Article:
Biden’s positive focus Thursday night marked a break from the dire warnings offered by former President Obama and others the night before. The 44th president of the United States warned that American democracy itself could falter if Trump is reelected, while Biden’s running mate, Kamala Harris, the 55-year-old California senator and the daughter of Jamaican and Indian immigrants, warned that Americans’ lives and livelihoods were at risk.
Biden’s Democratic Party has sought this week to put forward a cohesive vision of values and policy priorities, highlighting efforts to combat climate change, tighten gun laws and embrace a humane immigration policy. They have drawn a sharp contrast with Trump’s policies and personality, portraying him as cruel, selfcentered and woefully unprepared to manage virtually any of the nation’s mounting crises and policy challenges.
The addition of former New York Mayor and Democratic presidential candidate Mike Bloomberg to Thursday’s convention lineup is another example of Biden trying to appeal to moderate and even Republican voters. Bloomberg has been a Republican, independent and a Democrat throughout his career.
On Thursday, Bloomberg asked: “Would you rehire or work for someone who ran your business into the ground, and who always does what’s best for him or her, even when it hurts the company?”
He asked, “If the answer is no, why the hell would we ever rehire Donald Trump for another four years?”
Voting was a prime focus of the convention on Thursday as it has been all week. Democrats fear that the pandemic -- and the Trump administration -- may make it difficult for voters to cast ballots in person or by mail.
Comedian Sarah Cooper, a favorite of many Democrats for her videos lip syncing Trump’s speeches, put it bluntly: “Donald Trump doesn’t want any of us to vote because he knows he can’t win fair and square.”
Biden’s call for unity comes as some strategists worry that Democrats cannot retake the White House simply by tearing Trump down; Biden needs to give his sprawling coalition something to vote for. That’s easier said than done in a modern Democratic Party made up of disparate factions that span generation, race and ideology.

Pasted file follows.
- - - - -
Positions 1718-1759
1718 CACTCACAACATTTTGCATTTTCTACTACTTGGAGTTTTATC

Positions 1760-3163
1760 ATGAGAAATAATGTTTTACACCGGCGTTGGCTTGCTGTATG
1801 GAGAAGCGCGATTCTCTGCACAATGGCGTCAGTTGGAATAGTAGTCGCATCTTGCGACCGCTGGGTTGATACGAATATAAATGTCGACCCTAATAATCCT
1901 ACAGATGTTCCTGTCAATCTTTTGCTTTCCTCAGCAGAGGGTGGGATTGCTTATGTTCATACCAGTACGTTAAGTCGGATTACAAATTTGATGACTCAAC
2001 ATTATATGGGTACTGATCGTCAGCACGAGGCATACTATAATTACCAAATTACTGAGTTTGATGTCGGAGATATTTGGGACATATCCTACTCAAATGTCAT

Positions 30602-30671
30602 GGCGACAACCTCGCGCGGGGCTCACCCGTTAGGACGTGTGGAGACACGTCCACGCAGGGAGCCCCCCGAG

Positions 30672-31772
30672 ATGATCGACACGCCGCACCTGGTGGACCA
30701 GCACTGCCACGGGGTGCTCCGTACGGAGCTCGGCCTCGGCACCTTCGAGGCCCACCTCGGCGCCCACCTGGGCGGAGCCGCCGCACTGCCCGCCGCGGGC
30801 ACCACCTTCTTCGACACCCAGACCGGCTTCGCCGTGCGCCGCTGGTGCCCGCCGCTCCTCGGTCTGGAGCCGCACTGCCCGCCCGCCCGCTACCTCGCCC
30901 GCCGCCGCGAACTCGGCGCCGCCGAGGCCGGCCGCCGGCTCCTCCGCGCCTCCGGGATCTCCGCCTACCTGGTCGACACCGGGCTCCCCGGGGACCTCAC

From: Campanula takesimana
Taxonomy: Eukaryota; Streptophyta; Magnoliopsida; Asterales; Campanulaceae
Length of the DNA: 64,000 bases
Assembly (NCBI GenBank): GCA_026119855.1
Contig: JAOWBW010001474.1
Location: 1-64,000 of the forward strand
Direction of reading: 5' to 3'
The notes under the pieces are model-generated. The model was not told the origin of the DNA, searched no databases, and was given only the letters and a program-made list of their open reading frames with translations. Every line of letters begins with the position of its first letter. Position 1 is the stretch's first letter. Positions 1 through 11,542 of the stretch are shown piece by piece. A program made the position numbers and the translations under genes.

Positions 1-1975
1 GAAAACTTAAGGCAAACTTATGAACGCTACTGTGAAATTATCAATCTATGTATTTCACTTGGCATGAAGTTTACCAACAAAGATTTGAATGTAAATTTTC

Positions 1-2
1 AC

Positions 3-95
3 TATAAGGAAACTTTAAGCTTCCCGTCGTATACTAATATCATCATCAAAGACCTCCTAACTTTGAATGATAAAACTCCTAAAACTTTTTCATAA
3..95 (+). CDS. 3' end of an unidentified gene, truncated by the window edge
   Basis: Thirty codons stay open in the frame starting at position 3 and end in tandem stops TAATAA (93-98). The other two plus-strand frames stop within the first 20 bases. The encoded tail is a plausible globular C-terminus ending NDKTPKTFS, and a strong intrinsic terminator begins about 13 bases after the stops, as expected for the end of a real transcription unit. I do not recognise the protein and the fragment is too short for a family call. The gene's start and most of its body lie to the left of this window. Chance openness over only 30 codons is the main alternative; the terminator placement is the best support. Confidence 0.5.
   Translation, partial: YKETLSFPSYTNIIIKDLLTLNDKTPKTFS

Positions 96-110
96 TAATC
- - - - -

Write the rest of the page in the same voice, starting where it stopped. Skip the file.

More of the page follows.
The pandemic forced Biden’s team to abandon the typical convention pageantry and rely instead on a highly produced, all-virtual affair that has failed to draw the same television ratings as past conventions. The silence was noticeable Thursday night as Biden took the stage to make history in a cavernous hall in downtown Wilmington. His audience consisted of a few dozen reporters and photographers.
It’s Trump’s turn next. The Republican president, who abandoned plans to host his convention in North Carolina and in Florida, is expected to break tradition and accept his nomination from the White House lawn next week.
Joe Biden accepts the Democratic nomination for president Thursday on the final day of the Democratic National Convention.
Democratic presidential nominee former Vice President Joe Biden delivers his acceptance speech Thursday night on the final day of the Democratic National Convention, from the Chase Center in Wilmington, Delaware.
Former South Bend Mayor Pete Buttigieg said Thursday that “this is a contest for the soul of the nation.”
Former New York Mayor and Democratic presidential candidate Michael Bloomberg asked, “Why the hell would we ever rehire Donald Trump for another four years?”